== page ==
One day, a blind man discovered a screw painting by Andrew Myers with his hands. The blind man found as much enjoyment out of the tactile elements of the work as any sighted person ever has by just looking at them. Andrew considers this moment as one of the most inspiring of his career. This led him to a question: Why is touching artwork so taboo?
Prior to the mid-1800s, tactile interaction was commonplace for visitors experiencing collections of art, but as museums of art evolved, rules forbidding touch became the norm. In some cases, these were to protect artwork that truly was not meant to be touched, but in large part these norms had nothing do with preservation and everything to do with nineteenth century politics of gender, race and class control.
In light of all this, Cantor Fine Art, a just-launched gallery by father and son team Larry and Sam Cantor, offers a story of a different kind of physical interaction with art in their project, Please Touch the Art. They partnered with artist Andrew Myers to create a tactile painting that is appreciable by both sighted and blind art lovers.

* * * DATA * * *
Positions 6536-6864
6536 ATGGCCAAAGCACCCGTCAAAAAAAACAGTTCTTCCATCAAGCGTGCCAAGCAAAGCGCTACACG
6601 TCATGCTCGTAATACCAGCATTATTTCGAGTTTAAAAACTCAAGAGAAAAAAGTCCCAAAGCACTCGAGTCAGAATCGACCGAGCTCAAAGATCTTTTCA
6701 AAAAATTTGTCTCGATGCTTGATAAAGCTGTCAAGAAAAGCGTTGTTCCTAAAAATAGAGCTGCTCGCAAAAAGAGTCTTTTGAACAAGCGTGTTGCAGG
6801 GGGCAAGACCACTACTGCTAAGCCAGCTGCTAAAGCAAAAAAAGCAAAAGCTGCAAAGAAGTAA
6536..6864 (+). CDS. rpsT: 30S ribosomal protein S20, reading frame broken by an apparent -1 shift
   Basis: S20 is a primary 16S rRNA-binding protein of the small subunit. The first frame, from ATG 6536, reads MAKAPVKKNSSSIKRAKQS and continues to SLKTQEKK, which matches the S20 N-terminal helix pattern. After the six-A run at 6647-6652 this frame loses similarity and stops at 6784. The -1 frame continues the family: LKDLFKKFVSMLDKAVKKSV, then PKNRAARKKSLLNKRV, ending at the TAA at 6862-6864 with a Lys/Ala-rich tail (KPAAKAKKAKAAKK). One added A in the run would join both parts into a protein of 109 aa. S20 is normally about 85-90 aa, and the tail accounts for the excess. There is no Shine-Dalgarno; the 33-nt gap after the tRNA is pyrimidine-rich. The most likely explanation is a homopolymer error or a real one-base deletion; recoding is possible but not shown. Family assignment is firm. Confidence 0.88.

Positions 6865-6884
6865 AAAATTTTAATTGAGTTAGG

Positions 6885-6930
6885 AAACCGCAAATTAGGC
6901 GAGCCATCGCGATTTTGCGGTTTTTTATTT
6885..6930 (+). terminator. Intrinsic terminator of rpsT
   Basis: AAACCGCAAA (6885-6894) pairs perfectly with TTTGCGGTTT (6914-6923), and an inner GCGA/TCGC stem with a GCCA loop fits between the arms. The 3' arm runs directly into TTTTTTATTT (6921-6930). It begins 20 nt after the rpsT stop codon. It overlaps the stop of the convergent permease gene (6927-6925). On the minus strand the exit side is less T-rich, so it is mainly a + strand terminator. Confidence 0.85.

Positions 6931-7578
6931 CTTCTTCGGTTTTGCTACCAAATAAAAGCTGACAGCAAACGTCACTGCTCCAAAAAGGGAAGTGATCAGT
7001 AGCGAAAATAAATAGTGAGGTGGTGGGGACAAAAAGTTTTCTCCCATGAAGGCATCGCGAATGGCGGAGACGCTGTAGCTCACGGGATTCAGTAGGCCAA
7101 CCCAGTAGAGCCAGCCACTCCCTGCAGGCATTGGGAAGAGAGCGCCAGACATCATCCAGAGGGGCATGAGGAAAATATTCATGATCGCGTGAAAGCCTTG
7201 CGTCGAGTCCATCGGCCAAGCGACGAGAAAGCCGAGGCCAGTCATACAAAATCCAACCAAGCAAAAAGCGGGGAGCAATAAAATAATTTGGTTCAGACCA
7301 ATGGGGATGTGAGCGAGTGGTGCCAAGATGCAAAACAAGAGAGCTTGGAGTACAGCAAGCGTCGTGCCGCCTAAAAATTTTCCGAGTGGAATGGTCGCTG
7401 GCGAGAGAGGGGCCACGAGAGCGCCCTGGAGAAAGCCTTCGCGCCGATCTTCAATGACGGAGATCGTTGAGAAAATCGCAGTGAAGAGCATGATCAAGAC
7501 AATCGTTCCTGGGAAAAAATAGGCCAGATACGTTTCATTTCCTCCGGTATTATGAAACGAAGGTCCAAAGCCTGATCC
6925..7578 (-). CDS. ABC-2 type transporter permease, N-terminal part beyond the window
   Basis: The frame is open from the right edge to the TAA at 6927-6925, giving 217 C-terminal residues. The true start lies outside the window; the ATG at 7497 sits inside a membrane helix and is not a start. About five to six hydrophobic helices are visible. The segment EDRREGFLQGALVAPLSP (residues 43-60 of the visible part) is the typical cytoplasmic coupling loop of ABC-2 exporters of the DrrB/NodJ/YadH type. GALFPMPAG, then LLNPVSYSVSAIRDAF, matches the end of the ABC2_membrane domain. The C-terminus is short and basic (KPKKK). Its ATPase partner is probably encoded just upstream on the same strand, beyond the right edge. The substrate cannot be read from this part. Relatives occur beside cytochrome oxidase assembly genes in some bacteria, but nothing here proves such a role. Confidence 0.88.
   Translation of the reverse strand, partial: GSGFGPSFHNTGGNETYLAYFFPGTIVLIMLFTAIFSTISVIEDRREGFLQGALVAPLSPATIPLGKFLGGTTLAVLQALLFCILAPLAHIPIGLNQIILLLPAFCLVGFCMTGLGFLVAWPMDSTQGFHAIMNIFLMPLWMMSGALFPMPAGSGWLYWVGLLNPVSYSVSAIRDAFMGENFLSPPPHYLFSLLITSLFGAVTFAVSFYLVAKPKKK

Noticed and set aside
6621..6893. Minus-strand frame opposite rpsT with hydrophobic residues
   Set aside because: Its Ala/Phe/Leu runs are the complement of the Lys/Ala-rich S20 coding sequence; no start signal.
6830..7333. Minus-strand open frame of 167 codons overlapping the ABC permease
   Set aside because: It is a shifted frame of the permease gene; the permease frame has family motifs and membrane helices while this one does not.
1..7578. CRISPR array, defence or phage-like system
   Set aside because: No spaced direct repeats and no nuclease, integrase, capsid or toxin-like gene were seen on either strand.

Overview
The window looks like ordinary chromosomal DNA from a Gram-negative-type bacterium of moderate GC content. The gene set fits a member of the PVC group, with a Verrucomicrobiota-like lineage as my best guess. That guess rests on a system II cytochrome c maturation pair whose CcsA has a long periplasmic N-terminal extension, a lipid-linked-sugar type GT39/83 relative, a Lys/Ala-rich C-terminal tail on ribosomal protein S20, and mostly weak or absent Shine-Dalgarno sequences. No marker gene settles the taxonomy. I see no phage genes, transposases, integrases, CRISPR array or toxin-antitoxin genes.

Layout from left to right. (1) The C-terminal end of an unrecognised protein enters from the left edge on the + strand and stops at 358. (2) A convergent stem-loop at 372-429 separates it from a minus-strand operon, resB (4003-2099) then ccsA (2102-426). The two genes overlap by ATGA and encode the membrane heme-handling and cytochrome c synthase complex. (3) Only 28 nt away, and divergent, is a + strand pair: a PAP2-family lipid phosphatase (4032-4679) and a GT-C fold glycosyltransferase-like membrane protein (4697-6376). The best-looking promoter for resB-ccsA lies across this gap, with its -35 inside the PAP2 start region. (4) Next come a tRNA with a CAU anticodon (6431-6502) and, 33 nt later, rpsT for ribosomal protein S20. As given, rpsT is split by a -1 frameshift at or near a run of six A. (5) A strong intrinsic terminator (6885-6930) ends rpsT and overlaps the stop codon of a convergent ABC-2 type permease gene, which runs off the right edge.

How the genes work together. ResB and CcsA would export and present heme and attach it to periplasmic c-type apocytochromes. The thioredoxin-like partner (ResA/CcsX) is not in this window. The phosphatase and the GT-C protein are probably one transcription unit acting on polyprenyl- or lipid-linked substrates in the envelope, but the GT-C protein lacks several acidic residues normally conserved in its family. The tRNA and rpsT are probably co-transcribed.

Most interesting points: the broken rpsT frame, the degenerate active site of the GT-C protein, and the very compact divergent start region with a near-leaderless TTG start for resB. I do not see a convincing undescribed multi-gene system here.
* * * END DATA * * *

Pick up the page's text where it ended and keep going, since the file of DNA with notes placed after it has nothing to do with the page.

Working with Andrew Myers, they surprised George Wurtzel, an incredibly talented blind woodworker based in the Enchanted Hills camp for the visually impaired in Napa, California, with a tactile portrait of himself – the first portrait he was able to feel and recognize. This sculpture took about 2 months to complete. It has roughly 4,000 screws in it.
Currently, George is converting an old grape crushing barn into a Tactile Art Center. The top floor of the building is his 1900 sq. ft. woodworking shop. The bottom floor will be a tactile gallery space where visually impaired can experience and sell artwork.
Larry and Sam Cantor carefully packed the sculpture and started the long drive from Andrew’s studio up to the mountains above Napa. Then, they snuck into George’s future gallery and hung the portrait for him to discover. As he experienced this for the first time (and between bursts of laughter) he kept repeating the phrase, “Mind boggling.”
“Not every piece of art needs to or should be touched… But perhaps it’s time we took a look at how pervasive and mandatory our “no touching” rules really are – it might help everyone see artwork a little differently,“ say Larry and Sam.
all images and video courtesy of Cantor Fine Art